The High-Throughput Screening Laboratory is a fee for service facility of University of Kansas, Lawrence and KU Medical Center that strives to provide researchers with the ability to run high-throughput chemical, siRNA, and high-content imaging screens (HCS). The center incorporates compound libraries, instrumentation, databases and personnel. We work on developing assays and executing screens encompassing a wide areas of research including cancer, infectious diseases, inflammation, neurological disorders as well as bioprospection and bioremediation.

The KU-HTSL is available for use by academic and private researchers to conduct biochemical and cell-based high throughput screens (HTS) to discover the effects of small molecules modulating targets of choice. The KU-HTSL can facilitate screening compound libraries in 96, 384 and 1536 well formats for both enzyme/protein and cell-based assays using industry-standard instrumentation and screening facilities. KU-HTS has the capability of developing assays using all available platform technologies (absorbance, fluorescence intensity, fluorescence polarization, FRET, TR-FRET, HTRF, luminescence, Alphascreen). We develop and optimize in vitro enzymatic assays (end-point, kinetic), protein binding assays (differential scanning fluorimetry), protein-protein, protein-nucleic acids binding assays, cell viability, reporter gene and image based phenotypic screening assays. We also have the capability to execute fast kinetic real-time screens for biochemical (e.g peptidyl-propyl cis-trans isomerases) and cell based GPCR/ion channel assays (e.g calcium mobilization) using the Hamamatsu FDSS system.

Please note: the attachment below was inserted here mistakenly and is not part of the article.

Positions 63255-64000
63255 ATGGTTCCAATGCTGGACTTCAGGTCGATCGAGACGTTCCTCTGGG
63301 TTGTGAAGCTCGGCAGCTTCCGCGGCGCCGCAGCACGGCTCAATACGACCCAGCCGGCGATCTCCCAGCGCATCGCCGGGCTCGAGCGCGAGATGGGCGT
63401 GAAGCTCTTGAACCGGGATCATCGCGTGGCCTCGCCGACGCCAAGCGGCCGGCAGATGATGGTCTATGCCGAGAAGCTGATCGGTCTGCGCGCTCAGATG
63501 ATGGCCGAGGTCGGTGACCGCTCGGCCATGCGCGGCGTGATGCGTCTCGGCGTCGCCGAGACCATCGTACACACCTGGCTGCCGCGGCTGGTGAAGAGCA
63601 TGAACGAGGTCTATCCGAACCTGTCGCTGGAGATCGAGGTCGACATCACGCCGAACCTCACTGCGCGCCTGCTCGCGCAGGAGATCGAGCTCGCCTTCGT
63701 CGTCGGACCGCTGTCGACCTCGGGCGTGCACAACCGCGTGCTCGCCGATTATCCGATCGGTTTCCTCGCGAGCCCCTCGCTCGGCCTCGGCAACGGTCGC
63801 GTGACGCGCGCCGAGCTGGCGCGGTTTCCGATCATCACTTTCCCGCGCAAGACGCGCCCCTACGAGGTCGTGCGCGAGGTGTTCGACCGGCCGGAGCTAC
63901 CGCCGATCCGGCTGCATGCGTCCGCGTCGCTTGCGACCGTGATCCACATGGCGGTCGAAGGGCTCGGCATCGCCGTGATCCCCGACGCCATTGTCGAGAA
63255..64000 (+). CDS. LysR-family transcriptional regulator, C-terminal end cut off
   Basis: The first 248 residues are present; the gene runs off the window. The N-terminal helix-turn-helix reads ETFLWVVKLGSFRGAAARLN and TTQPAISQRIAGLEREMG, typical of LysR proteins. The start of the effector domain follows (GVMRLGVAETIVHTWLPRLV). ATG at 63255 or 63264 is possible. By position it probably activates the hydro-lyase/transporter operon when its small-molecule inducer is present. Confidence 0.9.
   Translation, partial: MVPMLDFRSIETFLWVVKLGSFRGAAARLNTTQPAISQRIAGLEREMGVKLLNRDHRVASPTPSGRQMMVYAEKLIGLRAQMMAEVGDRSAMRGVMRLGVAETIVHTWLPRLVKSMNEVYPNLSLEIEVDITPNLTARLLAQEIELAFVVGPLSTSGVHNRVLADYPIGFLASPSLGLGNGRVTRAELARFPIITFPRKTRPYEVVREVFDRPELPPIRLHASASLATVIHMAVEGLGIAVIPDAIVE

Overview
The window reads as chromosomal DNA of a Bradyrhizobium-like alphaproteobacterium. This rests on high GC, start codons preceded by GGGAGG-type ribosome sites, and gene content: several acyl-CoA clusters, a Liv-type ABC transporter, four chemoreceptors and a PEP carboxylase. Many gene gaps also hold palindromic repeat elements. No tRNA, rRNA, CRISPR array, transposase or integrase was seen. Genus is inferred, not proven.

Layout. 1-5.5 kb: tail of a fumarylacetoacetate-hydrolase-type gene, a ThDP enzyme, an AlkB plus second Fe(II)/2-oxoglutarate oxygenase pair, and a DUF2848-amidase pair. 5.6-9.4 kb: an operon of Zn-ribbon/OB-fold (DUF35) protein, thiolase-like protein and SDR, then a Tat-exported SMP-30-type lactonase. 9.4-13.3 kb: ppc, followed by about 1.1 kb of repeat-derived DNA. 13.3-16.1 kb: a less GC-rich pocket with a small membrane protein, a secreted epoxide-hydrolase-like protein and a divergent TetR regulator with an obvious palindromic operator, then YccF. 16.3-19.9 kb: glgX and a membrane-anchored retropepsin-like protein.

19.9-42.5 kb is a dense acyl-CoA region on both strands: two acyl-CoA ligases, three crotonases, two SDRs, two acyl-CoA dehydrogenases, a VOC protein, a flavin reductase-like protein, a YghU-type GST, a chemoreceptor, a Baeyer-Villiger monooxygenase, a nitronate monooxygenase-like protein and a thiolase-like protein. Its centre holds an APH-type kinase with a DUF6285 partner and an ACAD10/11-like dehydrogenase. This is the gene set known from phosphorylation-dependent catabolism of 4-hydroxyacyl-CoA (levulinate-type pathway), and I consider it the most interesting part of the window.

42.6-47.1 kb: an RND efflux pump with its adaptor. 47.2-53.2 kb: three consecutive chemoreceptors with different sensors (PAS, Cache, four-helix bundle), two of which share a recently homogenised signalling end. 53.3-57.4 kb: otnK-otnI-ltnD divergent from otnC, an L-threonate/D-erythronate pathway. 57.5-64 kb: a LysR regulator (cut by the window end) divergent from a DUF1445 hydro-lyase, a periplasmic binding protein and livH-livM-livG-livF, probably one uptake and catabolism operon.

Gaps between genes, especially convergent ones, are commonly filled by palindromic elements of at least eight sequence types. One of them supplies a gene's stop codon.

Screening Facility

 The KU-HTS screening center offers the following services:

  1. Discussion on screening goals, assays and instrument compatibility.
  2. Primary assay development and optimization.Selection of protocols and controls.
  3. Validation screening of a small library with a robust optimized assay.
  4. Screening the complete library of compounds (single or multiple compound concentrations, drug combinations).
  5. Data analysis and storage.
  6. Secondary screen development and/or screening of primary hits.
  7. Plating various dilutions of compounds and siRNA libraries.
  8. Hit to Lead optimization screens.

The Director of KU-HTSL can provide letters of recommendation for those seeking financial support to defray the costs associated with the screening of small-molecule library. We can provide information about the compounds and instruments for grant submission. We can also assist in making your grant more competitive by generating some preliminary results using optimized assay to screen a small subset of our library collection.